The Dutch are… odd. I feel I have a small right to say so—in love, of course—since I spent the last two years living there, though I’m from the very not-so-exotic town of Newark, Texas. (Google map it. See the tumbleweeds, the cows, and… more cows? Like I said. Not exotic.) Therefore, living in the Netherlands was an especially bucket-of-ice-cold-water-over-the-head experience for me, and one of the most culture-shocking things I had to adjust to was the transportation system. The whole system was, well, bikes. Yes, the Dutch have their metros, trains, and cars (LOTS of them), but the bike-to-any-other-form-of-transportation ratio was staggering. As arguably the most bike- and eco-friendly countries in the world, I was not surprised to hear that the Netherlands is one of the first countries in the world to vow to move away from fossil fueled vehicles. However, they’re not stopping at just “moving away.” They are apparently packing up shop, selling the business, and moving out of the country to escape fossil fuels, proverbially speaking. They have just implemented a ban on the sale of new internal-combustion engine cars after 2025.
That’s right. No new cars sold in the Netherlands can be fueled by ancient dinosaur bones after 2025. They’re not the only ones. Norway had already made the vow. Paris had already made the vow. France, for that matter, has announced a plan to ban the sale of new gas-powered cars by 2040 (though they haven’t banned internal-combustion engines yet, like Paris has). Even stodgy ol’ England has followed in France’s footsteps (of all things!) with their own ban set for 2040, and India and China are supposedly jumping on the bandwagon soon, if they haven’t already.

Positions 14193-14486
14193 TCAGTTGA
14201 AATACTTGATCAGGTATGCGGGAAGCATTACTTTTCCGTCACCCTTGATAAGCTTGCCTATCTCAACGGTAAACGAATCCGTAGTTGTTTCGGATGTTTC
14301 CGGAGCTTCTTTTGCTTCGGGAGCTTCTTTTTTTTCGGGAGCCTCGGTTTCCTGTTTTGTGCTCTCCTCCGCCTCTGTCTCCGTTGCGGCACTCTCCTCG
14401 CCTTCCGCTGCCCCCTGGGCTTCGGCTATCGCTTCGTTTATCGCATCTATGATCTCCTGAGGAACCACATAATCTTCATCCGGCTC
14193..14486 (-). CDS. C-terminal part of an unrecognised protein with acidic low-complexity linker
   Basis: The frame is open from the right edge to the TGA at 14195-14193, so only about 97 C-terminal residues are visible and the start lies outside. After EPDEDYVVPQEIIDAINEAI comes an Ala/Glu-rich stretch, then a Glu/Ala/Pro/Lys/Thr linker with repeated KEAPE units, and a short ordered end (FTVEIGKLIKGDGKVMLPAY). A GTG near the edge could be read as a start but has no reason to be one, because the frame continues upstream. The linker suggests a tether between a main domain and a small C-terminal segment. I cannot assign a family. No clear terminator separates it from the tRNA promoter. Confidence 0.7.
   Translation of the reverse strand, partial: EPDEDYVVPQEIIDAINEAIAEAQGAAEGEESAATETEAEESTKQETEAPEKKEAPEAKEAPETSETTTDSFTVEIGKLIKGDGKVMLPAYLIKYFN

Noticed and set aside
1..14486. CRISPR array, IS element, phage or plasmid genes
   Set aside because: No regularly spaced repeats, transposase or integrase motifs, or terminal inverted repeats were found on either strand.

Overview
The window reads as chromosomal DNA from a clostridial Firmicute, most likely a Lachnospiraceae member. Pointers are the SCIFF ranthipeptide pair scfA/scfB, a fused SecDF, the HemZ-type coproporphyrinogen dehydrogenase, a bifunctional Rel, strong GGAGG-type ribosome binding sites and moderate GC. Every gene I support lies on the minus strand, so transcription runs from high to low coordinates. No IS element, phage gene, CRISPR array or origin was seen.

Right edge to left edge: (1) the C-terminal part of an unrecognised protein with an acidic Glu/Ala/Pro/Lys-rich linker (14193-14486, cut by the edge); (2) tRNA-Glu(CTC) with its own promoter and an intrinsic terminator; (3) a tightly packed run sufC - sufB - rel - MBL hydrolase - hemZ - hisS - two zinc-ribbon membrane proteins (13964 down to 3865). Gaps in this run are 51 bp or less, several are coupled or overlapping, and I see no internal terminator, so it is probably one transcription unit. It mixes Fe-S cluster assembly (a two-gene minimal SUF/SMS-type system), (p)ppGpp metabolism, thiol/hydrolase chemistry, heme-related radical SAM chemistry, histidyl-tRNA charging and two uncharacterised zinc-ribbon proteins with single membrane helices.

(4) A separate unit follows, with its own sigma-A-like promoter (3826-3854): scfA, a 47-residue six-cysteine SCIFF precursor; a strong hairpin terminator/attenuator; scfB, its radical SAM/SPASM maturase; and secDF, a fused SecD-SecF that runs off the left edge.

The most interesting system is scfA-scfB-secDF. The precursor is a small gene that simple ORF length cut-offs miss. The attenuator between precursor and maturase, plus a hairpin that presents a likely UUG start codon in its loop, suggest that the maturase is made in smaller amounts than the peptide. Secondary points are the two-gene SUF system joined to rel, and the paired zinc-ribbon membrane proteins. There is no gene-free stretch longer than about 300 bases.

As for America? No worries, Buc-cees lovers. You’ll still have your stations to grab those over-sized fountain drinks, packs of chewing gums, and Statue of Liberty lighters. There’s no such plan for a ban in the U.S. However… should there be?
The Dutch Don’t Play
The Dutch, in true Dutch fashion, are all in or they’re out. They haven’t stopped at a ban on the sale of new fossil-fueled vehicles. They also rescinded their decision to grandfather in fossil-fueled cars purchased prior to the ban and have declared that they demand their streets be zero-emission by 2030. Can they do it?
I sort of hope so. As a poor student at the time I lived there, a bike was my sole means of transportation, and I have to say, plumes of gas smog in my face as I tried to fight the wind and rain on the way to school was not fun for me or my lungs. I think I’m for the ban. But what would it mean for American oil companies? What will it mean for Shell, which is—surprise, surprise—a Dutch company? I suppose time will tell.
To ban or not to ban? Yep. That is the question…